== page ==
He showed us one of the few rock churches in the area with a pulpit:




    I love seeing the frescoes. Many of the caves were used as churches and monasteries, and there are lots of frescos of crosses and Biblical scenes. This was the first time I had seen drawings of pomegranate trees. At first glance, I thought they were Christmas trees:




    We also visited Özler Onyx and watched a man carve an egg:




    After looking around the store, Mom asked if she could buy the egg we watched being carved and polished. Instead, the store worker gave her one as a gift. Turkish hospitality cannot be beat!




    Next, we walked around the edge of Love Valley. Can you guess how it earned that name?






    Our last stop on Saturday was Kaymaklı Underground City, another UNESCO World Heritage site. Entrance costs 20TL or is free with the Müze Kart. We hired a tour guide for 50TL. I strongly recommend hiring a guide. While there are a few signs indicating rooms, there are no written explanations of what you’re seeing.




    There are 36 excavated cities in the area, but our guide estimated there are closer to 100. Kaymaklı is the widest one open to visitors. We walked and crawled through four levels of the city. We saw animal quarters, living quarters, storage areas, churches, millstone doors, and the kitchen. People lived in the caves for up to six months hiding from their enemies.




    We woke up early Sunday morning to watch the sunrise and hot air balloon launch:






    We had a fantastic time! It was the perfect finale to Mom’s travels in Turkey. I’m so glad she was able to visit. (She returned safely to the States on Thursday!)




    Where we ate
    Pumpkin Restaurant: The Pumpkin Restaurant raised their price since the last time I visited. They offer a set four-course menu each night for 40TL. It was so delicious! Definitely one of my favorite places to eat at in Turkey.
    Kale Terrasse Restaurant: Kale Terrasse was moderately priced and the food was decent.  Mom and I shared a testi kebap – a meat and vegetable dish slow cooked in a sealed clay pot. They break the pot open when they bring it to your table.



    Girls Weekend in Cappadocia

    I love Cappadocia. It’s a 5-hour bus ride from Ankara and our go-to getaway for long weekends. Even though it’s kind of touristy, it’s a relaxed place. We always stay at the same hostel in Göreme and have a routine when we visit. Coffee, shopping, eating, sightseeing, repeat. Two of my friends are moving back to the States, and we had a last hoo-rah trip with them in the middle of May.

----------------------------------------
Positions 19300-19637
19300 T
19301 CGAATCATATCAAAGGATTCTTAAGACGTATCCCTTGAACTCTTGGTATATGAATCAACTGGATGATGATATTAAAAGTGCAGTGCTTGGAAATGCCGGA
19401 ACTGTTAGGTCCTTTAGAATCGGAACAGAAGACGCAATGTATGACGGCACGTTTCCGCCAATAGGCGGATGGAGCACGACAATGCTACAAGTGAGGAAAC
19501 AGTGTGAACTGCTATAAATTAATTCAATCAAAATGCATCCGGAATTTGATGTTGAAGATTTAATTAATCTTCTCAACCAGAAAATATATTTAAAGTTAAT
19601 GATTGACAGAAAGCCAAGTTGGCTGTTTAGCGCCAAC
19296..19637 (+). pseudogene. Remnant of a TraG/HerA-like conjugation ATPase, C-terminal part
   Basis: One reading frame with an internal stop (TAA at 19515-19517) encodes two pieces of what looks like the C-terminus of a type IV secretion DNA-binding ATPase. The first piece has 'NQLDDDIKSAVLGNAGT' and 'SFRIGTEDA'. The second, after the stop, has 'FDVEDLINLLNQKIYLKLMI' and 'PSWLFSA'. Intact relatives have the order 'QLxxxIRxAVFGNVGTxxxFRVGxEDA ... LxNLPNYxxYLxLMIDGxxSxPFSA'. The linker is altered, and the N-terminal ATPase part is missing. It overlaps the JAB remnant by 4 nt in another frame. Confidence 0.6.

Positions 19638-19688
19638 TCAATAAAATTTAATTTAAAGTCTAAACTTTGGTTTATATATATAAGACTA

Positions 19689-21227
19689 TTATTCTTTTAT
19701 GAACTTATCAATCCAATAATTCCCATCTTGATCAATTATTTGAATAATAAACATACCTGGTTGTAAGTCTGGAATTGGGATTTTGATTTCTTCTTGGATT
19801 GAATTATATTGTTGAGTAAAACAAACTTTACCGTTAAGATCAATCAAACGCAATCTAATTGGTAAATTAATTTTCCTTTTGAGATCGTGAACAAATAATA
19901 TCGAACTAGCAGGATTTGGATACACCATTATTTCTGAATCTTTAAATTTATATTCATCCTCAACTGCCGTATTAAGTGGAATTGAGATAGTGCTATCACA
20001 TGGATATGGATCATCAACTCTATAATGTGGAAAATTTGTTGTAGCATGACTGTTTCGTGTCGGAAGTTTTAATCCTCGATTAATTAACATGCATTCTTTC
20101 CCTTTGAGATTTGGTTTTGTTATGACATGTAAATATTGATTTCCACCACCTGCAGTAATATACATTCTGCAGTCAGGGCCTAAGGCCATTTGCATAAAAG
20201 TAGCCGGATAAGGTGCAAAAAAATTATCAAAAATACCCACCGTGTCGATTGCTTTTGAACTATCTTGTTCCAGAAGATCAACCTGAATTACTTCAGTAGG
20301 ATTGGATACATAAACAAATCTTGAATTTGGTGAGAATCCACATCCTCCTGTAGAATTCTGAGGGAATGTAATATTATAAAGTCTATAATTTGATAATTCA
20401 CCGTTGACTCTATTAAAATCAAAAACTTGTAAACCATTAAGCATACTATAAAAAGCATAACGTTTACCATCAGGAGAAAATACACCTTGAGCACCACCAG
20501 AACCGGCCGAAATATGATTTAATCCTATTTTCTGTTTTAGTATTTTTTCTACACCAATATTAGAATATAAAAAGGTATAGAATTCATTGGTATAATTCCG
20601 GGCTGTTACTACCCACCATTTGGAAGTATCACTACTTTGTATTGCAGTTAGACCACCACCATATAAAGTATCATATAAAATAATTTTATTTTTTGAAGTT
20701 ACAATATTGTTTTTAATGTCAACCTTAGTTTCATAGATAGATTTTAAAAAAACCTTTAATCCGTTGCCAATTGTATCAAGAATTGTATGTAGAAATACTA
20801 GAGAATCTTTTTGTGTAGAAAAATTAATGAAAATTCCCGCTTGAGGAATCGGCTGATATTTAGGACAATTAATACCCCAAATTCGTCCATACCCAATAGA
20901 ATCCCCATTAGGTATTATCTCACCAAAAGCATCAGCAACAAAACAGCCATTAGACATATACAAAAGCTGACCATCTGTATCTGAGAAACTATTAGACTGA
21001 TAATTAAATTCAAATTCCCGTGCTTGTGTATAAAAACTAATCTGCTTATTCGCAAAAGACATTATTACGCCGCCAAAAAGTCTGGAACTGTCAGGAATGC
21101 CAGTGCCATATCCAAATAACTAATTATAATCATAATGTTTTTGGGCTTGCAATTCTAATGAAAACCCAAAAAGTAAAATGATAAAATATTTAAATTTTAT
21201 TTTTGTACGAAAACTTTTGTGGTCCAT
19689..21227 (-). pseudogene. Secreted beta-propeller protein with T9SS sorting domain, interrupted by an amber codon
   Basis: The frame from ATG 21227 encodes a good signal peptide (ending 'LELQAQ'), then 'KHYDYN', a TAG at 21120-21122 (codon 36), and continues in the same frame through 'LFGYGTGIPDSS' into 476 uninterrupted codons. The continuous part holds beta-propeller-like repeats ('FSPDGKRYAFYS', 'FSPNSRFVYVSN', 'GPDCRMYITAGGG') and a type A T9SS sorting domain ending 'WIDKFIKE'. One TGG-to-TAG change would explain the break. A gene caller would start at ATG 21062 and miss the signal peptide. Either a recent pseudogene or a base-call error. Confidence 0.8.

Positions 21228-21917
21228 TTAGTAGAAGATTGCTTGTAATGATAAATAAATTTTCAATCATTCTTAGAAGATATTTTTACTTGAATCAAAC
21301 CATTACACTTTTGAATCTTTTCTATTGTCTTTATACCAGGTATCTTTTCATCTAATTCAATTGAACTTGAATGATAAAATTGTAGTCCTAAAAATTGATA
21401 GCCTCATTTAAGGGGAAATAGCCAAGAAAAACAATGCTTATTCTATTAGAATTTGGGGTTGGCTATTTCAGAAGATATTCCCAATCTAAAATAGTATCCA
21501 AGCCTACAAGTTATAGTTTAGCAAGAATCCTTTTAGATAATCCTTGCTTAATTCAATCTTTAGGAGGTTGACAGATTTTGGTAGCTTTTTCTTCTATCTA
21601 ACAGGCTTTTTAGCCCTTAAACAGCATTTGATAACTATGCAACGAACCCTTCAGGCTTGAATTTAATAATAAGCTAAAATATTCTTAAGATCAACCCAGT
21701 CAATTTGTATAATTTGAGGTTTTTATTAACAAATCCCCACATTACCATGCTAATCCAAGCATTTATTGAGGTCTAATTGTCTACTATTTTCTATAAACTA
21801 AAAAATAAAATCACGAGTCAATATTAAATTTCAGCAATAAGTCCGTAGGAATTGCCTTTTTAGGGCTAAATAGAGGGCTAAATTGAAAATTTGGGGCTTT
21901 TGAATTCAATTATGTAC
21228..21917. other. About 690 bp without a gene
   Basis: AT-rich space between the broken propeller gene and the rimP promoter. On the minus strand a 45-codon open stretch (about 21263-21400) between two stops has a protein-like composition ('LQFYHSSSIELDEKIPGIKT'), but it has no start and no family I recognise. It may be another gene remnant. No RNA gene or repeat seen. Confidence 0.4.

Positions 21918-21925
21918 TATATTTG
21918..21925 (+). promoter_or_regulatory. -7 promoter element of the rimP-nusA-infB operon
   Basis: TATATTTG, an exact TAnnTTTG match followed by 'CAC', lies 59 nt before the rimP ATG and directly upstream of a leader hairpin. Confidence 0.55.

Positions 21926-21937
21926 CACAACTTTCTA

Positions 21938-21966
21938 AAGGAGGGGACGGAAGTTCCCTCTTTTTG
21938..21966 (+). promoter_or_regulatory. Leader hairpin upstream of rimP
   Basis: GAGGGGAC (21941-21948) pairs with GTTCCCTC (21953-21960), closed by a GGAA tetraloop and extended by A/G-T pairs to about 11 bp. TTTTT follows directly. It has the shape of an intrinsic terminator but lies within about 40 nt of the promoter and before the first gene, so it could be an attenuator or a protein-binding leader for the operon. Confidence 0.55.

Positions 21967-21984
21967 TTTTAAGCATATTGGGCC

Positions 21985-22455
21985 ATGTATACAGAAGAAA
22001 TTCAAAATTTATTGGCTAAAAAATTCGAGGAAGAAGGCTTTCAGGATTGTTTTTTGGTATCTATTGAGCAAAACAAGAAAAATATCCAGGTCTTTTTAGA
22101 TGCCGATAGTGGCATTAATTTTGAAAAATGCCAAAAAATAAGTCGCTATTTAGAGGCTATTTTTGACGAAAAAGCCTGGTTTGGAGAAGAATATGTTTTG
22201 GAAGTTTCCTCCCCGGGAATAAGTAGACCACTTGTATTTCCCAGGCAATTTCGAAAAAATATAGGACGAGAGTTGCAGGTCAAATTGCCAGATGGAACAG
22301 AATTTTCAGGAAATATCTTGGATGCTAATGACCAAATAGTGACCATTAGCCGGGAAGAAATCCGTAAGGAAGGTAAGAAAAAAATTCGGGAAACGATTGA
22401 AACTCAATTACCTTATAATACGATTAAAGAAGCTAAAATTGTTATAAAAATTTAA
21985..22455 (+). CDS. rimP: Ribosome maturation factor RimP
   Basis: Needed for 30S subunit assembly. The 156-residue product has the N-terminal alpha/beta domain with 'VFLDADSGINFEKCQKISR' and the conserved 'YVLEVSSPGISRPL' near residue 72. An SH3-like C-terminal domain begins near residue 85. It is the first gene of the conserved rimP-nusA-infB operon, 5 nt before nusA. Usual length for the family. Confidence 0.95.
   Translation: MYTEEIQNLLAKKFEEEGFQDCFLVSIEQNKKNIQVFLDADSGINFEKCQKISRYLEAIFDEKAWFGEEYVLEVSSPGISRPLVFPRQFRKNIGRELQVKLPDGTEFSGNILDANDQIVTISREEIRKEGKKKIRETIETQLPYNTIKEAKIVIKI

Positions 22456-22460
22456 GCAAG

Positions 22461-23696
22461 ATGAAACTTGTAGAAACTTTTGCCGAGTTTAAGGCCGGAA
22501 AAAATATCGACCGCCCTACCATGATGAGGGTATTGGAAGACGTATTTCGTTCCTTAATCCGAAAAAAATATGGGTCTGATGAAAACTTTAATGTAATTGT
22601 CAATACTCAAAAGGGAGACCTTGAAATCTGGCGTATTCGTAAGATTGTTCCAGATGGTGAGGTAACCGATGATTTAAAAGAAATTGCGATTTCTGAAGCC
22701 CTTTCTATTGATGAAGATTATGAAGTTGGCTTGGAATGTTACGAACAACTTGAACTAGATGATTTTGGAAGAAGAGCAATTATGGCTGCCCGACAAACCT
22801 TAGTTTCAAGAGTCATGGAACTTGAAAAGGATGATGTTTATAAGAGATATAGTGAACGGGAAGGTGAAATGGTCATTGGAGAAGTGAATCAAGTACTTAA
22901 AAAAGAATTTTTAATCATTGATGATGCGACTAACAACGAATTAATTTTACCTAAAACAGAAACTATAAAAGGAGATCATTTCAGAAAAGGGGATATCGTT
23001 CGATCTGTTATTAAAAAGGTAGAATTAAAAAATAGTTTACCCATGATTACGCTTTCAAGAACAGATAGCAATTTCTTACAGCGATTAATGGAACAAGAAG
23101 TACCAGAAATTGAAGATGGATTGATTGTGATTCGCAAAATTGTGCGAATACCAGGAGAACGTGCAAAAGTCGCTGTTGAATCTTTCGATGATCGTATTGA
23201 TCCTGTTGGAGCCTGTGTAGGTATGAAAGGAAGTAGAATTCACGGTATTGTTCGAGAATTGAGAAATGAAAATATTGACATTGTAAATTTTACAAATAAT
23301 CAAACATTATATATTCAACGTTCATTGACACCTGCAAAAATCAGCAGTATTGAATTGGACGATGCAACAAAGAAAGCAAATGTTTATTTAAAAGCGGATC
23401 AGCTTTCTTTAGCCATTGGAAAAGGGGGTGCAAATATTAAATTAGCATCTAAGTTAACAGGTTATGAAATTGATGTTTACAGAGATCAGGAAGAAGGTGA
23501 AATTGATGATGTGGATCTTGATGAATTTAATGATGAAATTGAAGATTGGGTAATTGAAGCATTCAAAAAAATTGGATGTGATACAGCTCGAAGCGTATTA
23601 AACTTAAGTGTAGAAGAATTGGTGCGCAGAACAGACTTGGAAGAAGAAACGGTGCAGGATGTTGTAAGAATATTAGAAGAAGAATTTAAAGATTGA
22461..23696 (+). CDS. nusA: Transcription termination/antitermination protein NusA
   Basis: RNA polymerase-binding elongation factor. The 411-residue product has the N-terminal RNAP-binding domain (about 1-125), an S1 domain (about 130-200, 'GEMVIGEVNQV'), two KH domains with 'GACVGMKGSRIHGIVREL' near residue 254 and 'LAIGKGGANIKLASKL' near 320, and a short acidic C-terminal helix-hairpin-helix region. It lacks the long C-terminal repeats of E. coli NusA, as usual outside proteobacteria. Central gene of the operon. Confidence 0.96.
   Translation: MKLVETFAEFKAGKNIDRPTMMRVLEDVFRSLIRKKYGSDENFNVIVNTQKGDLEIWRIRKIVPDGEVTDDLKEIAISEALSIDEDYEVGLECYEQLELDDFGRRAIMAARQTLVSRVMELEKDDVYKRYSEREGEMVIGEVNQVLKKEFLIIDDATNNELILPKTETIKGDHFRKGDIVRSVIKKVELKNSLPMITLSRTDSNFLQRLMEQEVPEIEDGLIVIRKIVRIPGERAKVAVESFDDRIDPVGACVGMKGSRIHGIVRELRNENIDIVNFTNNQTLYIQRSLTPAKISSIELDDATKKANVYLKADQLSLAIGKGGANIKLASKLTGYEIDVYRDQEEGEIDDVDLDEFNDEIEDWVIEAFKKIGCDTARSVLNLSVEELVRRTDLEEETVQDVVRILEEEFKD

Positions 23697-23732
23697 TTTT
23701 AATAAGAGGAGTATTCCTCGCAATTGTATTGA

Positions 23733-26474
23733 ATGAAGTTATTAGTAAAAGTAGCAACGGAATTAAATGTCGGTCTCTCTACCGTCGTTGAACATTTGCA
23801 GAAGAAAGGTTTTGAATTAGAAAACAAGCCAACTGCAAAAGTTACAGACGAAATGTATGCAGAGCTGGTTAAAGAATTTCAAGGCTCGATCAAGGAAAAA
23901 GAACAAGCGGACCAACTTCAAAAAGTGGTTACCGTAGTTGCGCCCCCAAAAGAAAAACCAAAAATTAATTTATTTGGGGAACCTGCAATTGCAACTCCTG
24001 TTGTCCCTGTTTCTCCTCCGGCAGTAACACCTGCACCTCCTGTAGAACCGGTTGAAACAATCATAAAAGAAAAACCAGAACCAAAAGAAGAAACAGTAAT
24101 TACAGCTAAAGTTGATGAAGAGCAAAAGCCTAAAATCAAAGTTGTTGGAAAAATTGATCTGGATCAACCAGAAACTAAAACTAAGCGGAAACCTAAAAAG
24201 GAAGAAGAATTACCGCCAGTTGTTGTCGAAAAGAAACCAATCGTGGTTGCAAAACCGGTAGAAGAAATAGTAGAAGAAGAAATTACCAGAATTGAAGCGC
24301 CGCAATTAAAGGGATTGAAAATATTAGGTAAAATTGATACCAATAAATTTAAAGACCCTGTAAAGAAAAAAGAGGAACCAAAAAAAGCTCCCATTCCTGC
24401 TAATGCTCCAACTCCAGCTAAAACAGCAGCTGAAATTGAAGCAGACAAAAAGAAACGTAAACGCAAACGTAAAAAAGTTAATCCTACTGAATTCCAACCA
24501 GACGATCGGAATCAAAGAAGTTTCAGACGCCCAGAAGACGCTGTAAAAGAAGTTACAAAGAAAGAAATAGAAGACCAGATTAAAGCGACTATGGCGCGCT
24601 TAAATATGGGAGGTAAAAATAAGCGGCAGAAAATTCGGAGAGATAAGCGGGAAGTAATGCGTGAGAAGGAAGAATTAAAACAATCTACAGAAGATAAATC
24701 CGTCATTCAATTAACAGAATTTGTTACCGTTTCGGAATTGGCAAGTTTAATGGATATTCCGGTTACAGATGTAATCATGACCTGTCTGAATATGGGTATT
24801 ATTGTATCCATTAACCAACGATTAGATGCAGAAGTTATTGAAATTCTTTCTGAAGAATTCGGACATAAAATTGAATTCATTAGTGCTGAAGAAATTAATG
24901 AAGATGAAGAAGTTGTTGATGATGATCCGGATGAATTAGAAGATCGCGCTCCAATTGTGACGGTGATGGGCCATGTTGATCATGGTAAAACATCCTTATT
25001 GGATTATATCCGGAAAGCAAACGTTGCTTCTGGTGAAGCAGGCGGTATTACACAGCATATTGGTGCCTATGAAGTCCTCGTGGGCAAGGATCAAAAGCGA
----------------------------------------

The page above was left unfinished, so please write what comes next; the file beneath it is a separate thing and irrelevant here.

One of our favorite coffee stops is Cafe Şafak (and our second favorite is Mydonose Cafe):


    Cafe Şafak


    Cafe Şafak coffee


    We took a minibus to Avanos for some pottery shopping:


    Avanos pottery shop


    Avanos pottery


    The first time we visited Avanos, we found the Chez Galip Hair Museum and were so freaked out we ran away. After researching it online, I found out they weren’t actually going to murder me and keep my hair. A friend and I went in for a closer look.


    Hair Museum Avanos


    The man wouldn’t let me take a photo in the room. (But Google has lots of photos!) It was a lot bigger than I thought it’d be. So, so creepy! It’s the largest collection of human hair. Women donate a lock and write their contact info on a note card. The museum started in 1979 and is in the Guinness Book of World Records. Here’s just a peek of what’s inside:


    Hair Museum Avanos


    You know when you come across those amazing little restaurants or shops that just make your trip? One of the best surprises on our trip was the Pumpkin Art Gallery Restaurant. (Check out their Facebook page here.) It was opened in September of 2013 by a man who had worked as a chef in Istanbul for 15 years. He and his wife are originally from the Cappadocia area and wanted to move back.


    Pumpkin Restaurant in Göreme